With this month’s Apple Watch launch and the advent of Amazon’s new Dash Button ordering for common household items, the Internet of Things has truly arrived for U.S. marketers.
Another leader in the parade of IoT brands is AT&T. The company added 800,000 connected cars to its postpaid device portfolio during the fourth quarter of 2014. Connecting America’s cars is a significant step in the growth of the U.S. Internet and will change the way we experience our vehicles in the future.
AT&T has now brought Internet connectivity and a “more connected driving experience” to several major auto manufacturers, including BMW, Nissan, Ford and Tesla. This service raises the bar on innovation from the driver’s seat.
Some of the features have obvious benefits to marketers as well as car owners. For example, online streaming of radio services like Pandora, Spotify and Slacker offer a new venue for commercials. Smartphone apps that can locate your car, start your car, honk the horn or unlock the doors may also provide new in-app advertising opportunities.
Other benefits are valuable – or just plain cool – all on their own:
- WI-FI: Turns the vehicle into a Wi-Fi hotspot
- TRAFFIC MANAGEMENT: For real-time traffic alerts from the web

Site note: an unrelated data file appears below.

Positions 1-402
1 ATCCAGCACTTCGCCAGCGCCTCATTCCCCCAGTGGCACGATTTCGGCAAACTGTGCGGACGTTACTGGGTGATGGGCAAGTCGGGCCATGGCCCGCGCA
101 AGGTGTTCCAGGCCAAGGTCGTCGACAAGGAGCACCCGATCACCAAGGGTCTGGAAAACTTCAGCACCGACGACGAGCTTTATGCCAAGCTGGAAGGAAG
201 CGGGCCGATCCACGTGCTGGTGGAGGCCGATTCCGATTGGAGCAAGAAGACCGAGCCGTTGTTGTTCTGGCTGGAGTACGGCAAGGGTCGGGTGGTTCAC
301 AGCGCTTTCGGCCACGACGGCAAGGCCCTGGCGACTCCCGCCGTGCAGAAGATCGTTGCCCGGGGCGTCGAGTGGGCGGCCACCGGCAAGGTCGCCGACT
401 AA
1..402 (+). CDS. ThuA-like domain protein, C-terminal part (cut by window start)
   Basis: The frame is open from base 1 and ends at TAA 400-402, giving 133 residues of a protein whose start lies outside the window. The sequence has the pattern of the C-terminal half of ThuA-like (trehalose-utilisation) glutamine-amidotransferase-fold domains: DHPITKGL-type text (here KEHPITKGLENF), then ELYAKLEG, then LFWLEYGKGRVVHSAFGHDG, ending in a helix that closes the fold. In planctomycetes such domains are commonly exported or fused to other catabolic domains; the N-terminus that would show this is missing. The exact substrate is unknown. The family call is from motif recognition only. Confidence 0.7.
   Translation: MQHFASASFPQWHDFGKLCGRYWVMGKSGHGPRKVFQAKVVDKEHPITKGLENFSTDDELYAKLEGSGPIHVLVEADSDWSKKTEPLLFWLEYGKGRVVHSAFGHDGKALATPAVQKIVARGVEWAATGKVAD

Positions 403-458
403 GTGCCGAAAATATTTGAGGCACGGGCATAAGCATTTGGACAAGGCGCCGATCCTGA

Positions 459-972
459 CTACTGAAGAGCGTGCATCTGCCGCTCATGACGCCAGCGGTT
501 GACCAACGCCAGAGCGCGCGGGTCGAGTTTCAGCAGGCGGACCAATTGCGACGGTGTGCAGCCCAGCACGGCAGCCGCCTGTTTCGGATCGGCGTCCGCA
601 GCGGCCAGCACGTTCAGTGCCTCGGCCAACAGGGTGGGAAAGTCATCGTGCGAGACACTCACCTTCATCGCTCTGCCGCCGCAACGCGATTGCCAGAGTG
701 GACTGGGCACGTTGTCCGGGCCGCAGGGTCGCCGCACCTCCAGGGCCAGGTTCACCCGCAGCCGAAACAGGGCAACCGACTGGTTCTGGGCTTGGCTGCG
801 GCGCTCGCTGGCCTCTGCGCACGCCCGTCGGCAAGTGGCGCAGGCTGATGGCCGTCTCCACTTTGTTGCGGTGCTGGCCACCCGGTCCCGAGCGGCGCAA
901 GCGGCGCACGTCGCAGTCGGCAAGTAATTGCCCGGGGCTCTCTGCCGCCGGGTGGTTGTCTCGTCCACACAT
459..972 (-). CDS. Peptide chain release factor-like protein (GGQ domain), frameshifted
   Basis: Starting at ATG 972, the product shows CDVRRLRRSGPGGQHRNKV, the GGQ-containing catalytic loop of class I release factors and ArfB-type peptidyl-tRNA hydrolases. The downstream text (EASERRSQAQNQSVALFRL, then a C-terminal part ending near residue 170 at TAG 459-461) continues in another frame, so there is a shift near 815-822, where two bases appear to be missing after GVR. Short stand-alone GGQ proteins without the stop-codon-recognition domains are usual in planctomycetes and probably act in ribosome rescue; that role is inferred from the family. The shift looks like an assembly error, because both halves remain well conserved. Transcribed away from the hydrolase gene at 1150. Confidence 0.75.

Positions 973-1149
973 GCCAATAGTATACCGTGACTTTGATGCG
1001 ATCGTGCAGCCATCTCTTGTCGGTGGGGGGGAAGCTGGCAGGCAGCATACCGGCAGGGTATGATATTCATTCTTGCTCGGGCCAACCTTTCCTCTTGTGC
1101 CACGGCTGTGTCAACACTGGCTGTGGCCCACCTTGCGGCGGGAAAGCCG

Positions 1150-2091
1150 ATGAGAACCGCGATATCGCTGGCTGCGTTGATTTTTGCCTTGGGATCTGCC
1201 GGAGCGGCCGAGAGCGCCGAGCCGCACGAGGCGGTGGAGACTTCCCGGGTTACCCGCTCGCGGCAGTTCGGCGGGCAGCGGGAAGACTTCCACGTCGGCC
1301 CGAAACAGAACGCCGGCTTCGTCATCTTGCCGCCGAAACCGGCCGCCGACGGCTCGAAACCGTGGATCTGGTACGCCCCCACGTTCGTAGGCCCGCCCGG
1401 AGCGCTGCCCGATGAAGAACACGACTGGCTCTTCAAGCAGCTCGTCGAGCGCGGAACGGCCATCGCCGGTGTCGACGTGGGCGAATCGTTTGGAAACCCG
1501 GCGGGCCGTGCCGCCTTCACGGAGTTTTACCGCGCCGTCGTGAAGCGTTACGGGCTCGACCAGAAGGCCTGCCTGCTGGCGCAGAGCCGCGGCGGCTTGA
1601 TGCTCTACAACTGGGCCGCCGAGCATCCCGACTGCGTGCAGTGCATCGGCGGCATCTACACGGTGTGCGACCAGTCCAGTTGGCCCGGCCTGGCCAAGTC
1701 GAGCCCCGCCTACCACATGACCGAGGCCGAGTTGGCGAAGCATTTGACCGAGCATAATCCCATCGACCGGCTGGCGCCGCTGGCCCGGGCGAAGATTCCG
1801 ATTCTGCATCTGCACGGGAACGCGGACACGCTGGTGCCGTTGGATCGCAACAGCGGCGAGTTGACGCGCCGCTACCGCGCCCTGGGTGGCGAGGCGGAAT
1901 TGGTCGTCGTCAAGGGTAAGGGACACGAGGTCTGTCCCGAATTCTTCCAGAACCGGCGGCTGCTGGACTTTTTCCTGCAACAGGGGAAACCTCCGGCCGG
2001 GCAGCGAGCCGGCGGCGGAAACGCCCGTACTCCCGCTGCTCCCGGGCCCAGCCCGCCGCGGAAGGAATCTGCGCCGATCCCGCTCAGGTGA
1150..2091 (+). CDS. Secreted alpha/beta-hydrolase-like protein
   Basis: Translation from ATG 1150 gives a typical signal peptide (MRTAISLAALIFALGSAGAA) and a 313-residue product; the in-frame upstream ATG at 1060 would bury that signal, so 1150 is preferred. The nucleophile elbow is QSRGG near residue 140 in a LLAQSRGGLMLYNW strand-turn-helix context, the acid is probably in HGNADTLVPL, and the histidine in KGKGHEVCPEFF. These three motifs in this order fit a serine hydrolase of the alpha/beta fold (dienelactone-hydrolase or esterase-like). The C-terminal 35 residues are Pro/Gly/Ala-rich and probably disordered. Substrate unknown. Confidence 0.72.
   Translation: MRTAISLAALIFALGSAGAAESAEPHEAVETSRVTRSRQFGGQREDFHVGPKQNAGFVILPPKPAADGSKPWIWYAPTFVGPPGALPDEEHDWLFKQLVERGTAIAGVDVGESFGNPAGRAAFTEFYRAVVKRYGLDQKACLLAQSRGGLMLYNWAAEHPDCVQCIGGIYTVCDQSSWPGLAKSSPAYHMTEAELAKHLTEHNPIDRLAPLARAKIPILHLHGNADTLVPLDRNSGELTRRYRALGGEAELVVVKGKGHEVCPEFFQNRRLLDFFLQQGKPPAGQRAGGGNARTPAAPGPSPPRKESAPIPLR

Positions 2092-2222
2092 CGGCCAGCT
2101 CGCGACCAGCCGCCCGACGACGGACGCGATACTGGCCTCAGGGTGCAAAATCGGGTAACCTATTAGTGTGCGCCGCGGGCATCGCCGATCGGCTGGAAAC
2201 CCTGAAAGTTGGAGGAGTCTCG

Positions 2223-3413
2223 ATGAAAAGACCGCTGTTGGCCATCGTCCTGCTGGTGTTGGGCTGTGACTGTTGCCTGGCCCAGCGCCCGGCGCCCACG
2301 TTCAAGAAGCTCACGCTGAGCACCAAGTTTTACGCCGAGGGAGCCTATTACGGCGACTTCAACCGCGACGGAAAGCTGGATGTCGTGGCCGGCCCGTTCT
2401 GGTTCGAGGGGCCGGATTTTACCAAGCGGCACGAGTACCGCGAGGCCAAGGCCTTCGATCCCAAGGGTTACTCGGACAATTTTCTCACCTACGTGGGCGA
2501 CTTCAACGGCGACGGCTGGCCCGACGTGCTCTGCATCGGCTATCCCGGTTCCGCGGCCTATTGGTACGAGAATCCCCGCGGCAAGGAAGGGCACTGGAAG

- BROWSE: Browse the Internet via an in-vehicle touch screen
- DIAGNOSTICS: Such as tire pressure, service issues and fluids
- TELEMATICS: Crash notification, stolen vehicle tracking and roadside care
- FAMILY TRACKER: Notifies the owner when a young driver exceeds a preset speed limit or crosses over a predetermined boundary line.
Today, marketers need to take a step back and consider wearables, connected vehicles and any other connected objects as new tools in their communications arsenal. To build a truly integrated and relevant marketing program, all possible and available touchpoints should be in the consideration set.
The connected car adds yet another compartment to the direct marketing toolbox. I can imagine a time when – for example – a service issue notification will come with directions to the nearest dealership or even a local mechanic. And what about your car asking, “It’s 88 degrees outside – interested in a cool drink at the 7-11 coming up at exit 43?” Certainly, in-car browsing would indicate an opportunity for a very specific type of mobile display ad. As far as in-apps go, the sky is the limit for creativity.
And that’s really my point: we are entering a golden age of mobile advertising and mobile direct marketing. We’ve limited past marketing efforts to the constraints of small screens, mailboxes, email bodies and banners, but now it’s time to think outside the box and inside the car.